THE BLOG
11/01/2007 08:12 am ET Updated May 25, 2011

I Love The (Musicians In Their) 90s

New York is the greatest city in the world. Anything you want can be yours, as long as you have the money and the desire. And I had a little of one and a lot of the other. I wanted to hear some of the biggest musical stars of 1948. In person. This weekend. Sure enough, a quick scan of the listings and a couple of phone calls later, I'd lined it up. Three musical legends in three nights, all of whose biggest hits were damn near six decades old, and all of them over 90 years old. I broke out my snap-brim hat and got ready for a weekend of steaks, martinis and cigarettes. It was time to party like it's 1948.

As the big nights drew near, I got heavier into my vintage vibe. I stopped worrying about Hillary and Giuliani and started concentrating on the Truman/Dewey presidential election. I started calling people "Mack" and "Ace" and "Dollface." I upped my red meat and gin intake considerably, which left me wondering if all males in 1948 had such bloated, distended stomachs. I wasn't allowed to replace my computer at work with a vintage Smith-Corona, but I did try to take a few minutes out of each day to stare at my PC and say "Astonishing... simply astonishing," as if I had time-traveled into the space age.

I was ready.

NIGHT 1: TONY MARTIN (biggest 1948 hit: "It's Magic") at Feinstein's At The Regency.

By '48, this big-voiced baritone belter of hits like "I Get Ideas" and "There's No Tomorrow" had already been in the music biz for over a decade, scoring his first hits when Frank Sinatra was still an unknown singing waiter in New Jersey. The mere fact that he's still alive is pretty incredible, but performing? Two months shy of his 95th birthday? This I had to see.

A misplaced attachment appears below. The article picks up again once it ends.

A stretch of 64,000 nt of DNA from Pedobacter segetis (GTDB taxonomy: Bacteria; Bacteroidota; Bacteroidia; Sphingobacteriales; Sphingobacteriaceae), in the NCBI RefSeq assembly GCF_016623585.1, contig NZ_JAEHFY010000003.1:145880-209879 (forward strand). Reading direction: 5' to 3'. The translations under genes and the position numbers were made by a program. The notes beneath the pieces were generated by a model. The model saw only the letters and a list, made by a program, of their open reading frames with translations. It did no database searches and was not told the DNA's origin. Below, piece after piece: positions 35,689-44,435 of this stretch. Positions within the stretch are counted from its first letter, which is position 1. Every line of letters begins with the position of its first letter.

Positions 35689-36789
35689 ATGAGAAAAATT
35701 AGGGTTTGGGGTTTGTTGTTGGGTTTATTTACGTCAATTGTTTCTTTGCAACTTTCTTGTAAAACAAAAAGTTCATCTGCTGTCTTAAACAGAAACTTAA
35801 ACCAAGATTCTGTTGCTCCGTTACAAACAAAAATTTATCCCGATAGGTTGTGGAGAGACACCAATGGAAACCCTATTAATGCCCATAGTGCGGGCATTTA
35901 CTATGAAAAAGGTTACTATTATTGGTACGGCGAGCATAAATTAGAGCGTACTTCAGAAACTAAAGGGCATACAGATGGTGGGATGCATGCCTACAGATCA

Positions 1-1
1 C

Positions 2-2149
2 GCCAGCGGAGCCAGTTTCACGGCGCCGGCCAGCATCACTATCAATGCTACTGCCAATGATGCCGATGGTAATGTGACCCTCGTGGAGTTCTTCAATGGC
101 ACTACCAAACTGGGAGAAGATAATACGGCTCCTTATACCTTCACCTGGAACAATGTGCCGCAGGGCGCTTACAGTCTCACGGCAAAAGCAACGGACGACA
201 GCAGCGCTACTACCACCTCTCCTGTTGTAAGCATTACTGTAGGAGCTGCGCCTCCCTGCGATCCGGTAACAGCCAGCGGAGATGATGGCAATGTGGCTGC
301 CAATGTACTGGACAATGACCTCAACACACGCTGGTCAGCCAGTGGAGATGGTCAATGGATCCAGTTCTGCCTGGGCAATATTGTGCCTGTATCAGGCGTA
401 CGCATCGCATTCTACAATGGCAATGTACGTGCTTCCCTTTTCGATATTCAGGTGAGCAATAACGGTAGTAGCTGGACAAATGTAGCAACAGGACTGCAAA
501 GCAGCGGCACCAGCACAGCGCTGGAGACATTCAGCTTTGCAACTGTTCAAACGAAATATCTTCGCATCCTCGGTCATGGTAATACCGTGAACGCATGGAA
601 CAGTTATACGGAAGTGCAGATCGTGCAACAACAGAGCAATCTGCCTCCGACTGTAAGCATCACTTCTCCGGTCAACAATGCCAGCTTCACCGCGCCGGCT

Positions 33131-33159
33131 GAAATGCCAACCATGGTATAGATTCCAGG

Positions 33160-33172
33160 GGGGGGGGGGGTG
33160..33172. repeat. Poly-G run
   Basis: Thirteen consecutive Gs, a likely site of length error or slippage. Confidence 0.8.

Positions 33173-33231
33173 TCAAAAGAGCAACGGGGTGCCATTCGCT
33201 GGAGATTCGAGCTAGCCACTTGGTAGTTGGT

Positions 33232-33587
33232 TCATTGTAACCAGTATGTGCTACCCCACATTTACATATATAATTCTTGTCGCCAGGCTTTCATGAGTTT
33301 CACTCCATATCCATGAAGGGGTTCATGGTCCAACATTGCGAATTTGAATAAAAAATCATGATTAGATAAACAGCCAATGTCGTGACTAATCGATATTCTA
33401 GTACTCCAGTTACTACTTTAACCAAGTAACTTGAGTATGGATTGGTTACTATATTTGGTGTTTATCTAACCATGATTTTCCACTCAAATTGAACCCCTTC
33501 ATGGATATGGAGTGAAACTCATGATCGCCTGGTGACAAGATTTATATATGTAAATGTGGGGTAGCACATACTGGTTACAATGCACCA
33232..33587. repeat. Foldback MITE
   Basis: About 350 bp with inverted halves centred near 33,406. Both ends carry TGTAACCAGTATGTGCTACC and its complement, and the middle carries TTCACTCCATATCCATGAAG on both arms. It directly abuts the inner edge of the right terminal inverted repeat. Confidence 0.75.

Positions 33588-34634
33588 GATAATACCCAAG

Martin needed assistance getting to the stage, and for the first couple of songs he searched in vain for the right key and tempo like a geezer grabbing the mic at his granddaughter's wedding. But once he hit his stride, he just kept getting better and better. For a solid hour, Tony Martin kept the crowd in the palm of his hand. He stood for the whole show. He didn't blow a single lyric. His voice wasn't what it was in 1948 -- it's more delicate than overpowering now, and it takes a little bit longer to get to the high notes -- but it hardly mattered. He sang maybe the best versions of "Begin The Beguine" and "How Do You Keep The Music Playing" I've ever heard. And every now and then, his throat would open up and out would come a big, booming note that recalled the power he used to have, and which made the many geriatrics in the audience sigh and squeal.

As good as the singing was, the between-song patter was even better. "This is a song I did in a movie with Fred Astaire" -- in 1937. "I learned this song from Russ Columbo, who was a very dear friend of mine. I knew his father, too." Russ Columbo has been dead since 1934. I wouldn't have been surprised if he'd said "Franz Schubert wrote this. We used to play pinochle together." Or "I originally performed this song for Charlemagne. He was on my team in Little League."

Given Martin's age, mere competence would have sufficed for most of the audience. Instead, he gave us magic. If you're only going to see one 95-year-old crooner, make it Tony Martin. And if there's another one out there, please let me know.

NIGHT 2: LES PAUL (biggest 1948 hit: "Lover") at Iridium.

Les Paul has had a Monday night residency at one club or another in New York for at least the last 25 years, and has called Iridium his home for the last decade or so. One of the most dazzling jazz guitarists of all time, arthritis has robbed the 92-year old Paul of the dexterity in his fingers, so while he still gets the same tone he had 60 years ago, he no longer has the speed to go with it; he saved almost all of his solos for the ballads.

Still, getting to hang out with the Thomas Edison of pop music for an hour and a half is far from a ripoff. After all, the man pretty much designed the electric guitar as we know it, and was the first major recording artist to use multi-track recording and pitch alteration. How ironic that one of the most talented musicians of the last century has made it possible for supremely untalented performers to make good records. I wonder if he blames himself for Britney Spears.